Check out the latest episodes of our Life Science and Food Industry Podcasts. Available everywhere!


3 Reasons Why Pharma Marketers Are Failing At Social Media

3 Reasons Why Pharma Marketers Are Failing At Social Media

While social media has undoubtedly become an integral part of many people’s daily lives, the pharmaceutical industry is lagging when it comes to harnessing the potential power of Twitter and Instagram. Pharma marketers have historically been much more comfortable with the one-sided conversation of a direct-to-consumer (DTC) ad, but as the industry moves more and more towards patient-centricity, it is becoming necessary for drugmakers to increase engagement with their stakeholders.

Admittedly, there are a number of roadblocks preventing pharmaceutical companies from taking full advantage of social media. As a highly-regulated industry, pharmaceutical marketers face strict Food and Drug Administration (FDA) guidelines when writing a post, or engaging with followers. If pharmaceuticals are promoted in a way that violated these stipulations, the company could receive an FDA Warning Letter.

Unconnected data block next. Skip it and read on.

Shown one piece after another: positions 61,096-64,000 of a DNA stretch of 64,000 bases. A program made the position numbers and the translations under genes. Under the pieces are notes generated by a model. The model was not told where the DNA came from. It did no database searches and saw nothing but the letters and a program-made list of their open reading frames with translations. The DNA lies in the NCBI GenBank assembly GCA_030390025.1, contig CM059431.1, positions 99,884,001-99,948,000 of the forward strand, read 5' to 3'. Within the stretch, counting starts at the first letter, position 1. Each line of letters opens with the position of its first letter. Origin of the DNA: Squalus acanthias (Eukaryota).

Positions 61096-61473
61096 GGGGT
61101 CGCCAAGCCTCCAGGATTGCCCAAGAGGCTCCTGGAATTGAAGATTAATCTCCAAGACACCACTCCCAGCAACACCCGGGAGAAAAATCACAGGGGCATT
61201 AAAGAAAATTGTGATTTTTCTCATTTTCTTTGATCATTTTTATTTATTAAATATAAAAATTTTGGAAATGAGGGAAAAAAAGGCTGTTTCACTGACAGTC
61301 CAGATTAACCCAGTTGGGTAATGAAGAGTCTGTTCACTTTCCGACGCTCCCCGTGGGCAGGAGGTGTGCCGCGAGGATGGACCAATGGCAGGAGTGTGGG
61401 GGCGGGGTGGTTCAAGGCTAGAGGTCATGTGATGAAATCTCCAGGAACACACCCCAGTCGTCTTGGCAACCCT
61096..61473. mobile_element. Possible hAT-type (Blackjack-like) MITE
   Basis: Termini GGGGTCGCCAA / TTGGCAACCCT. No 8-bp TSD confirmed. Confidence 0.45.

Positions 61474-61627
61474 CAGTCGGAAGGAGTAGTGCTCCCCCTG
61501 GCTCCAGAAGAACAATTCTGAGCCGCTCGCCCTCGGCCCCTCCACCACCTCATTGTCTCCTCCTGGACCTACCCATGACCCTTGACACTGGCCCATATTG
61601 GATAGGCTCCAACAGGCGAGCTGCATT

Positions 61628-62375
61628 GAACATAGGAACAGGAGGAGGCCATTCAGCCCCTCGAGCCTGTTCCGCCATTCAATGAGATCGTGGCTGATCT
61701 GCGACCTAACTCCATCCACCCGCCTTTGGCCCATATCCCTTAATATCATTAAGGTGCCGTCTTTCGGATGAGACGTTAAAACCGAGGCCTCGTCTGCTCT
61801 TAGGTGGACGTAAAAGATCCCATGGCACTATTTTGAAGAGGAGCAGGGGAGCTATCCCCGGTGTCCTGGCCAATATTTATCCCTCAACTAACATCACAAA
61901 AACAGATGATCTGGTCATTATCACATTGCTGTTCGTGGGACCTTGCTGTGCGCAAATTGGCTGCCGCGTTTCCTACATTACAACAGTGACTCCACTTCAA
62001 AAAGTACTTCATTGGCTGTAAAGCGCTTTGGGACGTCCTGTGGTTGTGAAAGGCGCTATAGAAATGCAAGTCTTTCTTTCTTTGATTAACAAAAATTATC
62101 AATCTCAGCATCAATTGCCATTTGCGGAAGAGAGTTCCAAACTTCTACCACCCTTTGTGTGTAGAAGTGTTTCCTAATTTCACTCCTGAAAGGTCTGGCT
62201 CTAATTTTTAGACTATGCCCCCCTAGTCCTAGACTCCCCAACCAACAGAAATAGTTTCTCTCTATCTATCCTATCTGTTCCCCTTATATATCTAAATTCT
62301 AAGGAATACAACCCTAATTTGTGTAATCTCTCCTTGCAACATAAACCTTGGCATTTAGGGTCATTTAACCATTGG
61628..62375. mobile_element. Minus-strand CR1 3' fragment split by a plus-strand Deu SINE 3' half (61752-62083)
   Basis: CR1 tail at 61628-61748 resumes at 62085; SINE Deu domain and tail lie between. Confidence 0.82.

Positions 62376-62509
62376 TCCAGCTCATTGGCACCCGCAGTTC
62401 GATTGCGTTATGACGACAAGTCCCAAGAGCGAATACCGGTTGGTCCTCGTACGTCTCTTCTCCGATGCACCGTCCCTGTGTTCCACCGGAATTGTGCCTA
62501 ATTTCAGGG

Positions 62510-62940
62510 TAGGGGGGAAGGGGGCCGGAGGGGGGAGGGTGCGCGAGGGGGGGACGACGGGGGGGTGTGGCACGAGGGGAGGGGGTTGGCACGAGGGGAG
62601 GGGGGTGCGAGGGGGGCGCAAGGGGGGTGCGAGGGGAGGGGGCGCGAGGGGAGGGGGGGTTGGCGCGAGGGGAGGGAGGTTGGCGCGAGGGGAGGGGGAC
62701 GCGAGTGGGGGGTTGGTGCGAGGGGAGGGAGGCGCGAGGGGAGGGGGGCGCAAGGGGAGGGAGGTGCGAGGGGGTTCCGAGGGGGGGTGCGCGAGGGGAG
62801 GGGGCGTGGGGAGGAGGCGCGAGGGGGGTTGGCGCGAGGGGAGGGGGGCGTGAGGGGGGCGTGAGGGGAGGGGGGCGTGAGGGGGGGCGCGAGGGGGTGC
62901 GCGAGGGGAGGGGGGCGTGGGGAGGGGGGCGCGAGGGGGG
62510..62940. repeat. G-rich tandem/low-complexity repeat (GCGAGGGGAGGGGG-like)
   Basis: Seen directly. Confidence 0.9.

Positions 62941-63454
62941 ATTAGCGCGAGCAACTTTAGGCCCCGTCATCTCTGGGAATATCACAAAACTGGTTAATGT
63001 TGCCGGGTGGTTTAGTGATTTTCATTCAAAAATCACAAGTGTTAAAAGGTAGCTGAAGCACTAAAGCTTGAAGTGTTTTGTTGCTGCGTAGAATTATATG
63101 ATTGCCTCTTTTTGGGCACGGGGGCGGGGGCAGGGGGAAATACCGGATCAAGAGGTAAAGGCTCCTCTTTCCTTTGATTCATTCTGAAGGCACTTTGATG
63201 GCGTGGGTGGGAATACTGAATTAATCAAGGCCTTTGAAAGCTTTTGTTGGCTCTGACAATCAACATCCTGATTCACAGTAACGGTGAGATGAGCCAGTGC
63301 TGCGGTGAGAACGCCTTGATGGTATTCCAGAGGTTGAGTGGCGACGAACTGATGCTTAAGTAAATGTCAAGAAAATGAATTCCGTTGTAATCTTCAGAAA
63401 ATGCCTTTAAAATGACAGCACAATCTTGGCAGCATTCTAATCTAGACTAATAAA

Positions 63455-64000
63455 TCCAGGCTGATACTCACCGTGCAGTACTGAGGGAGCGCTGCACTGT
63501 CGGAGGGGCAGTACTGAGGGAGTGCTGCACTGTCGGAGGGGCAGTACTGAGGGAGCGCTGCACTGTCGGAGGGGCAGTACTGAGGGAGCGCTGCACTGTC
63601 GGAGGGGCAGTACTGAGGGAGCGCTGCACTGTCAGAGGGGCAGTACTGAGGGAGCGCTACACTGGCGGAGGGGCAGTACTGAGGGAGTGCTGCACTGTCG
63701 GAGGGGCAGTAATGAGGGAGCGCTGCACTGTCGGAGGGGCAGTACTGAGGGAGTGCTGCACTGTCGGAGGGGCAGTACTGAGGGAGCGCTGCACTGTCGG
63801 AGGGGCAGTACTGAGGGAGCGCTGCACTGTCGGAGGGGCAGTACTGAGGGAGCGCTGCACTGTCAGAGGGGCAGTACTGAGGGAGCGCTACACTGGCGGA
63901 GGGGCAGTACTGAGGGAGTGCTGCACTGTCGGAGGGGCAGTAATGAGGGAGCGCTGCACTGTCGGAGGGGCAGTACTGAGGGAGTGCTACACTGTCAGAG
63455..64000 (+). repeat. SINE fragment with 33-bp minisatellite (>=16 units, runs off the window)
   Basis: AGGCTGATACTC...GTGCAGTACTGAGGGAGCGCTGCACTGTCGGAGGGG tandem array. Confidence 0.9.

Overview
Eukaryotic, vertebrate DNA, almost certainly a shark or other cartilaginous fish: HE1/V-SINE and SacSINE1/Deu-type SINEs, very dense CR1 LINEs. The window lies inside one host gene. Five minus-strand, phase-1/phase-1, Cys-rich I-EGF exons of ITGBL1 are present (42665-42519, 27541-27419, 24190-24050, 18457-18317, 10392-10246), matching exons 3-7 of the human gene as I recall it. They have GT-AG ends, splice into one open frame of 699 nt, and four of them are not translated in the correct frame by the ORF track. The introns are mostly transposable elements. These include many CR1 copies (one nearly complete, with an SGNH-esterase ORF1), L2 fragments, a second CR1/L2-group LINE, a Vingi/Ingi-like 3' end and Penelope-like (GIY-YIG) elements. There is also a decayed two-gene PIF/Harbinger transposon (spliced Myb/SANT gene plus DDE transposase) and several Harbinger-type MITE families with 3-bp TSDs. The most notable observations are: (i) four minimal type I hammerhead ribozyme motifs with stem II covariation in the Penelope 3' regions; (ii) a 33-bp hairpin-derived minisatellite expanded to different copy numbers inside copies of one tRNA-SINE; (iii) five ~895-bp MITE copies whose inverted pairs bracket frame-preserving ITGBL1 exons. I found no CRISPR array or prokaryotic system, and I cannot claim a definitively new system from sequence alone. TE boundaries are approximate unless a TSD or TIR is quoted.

Though there are a number of issues that impede pharmaceutical companies from making full use of social media platforms, we identified the top 3 limiting factors to social media marketing today. While the FDA regulations serve to complicate the pharmaceutical industry’s social media presence, the marketing potential of these sites is too immense to ignore.

Twitter’s Character Limitation

Recently, a leak announced that Twitter is planning to increase the current 140-character limitation to as much as 10,000. This came as welcome news to pharma marketers as the FDA’s rules on risk disclosure when promoting a pharmaceutical prevent them from promoting drugs on the popular social media site.

Doug Weinbrenner, the senior director of social media at marketing company Intouch Solutions said, “[Twitter has been] the least used and least recommended platform,” for pharmaceutical marketing firms. He went on to say, “Twitter revolutionizing the platform is probably one of the biggest things that happened in social media over the last year, and there’s a considerable amount of interest in us being at the forefront of social pharma.”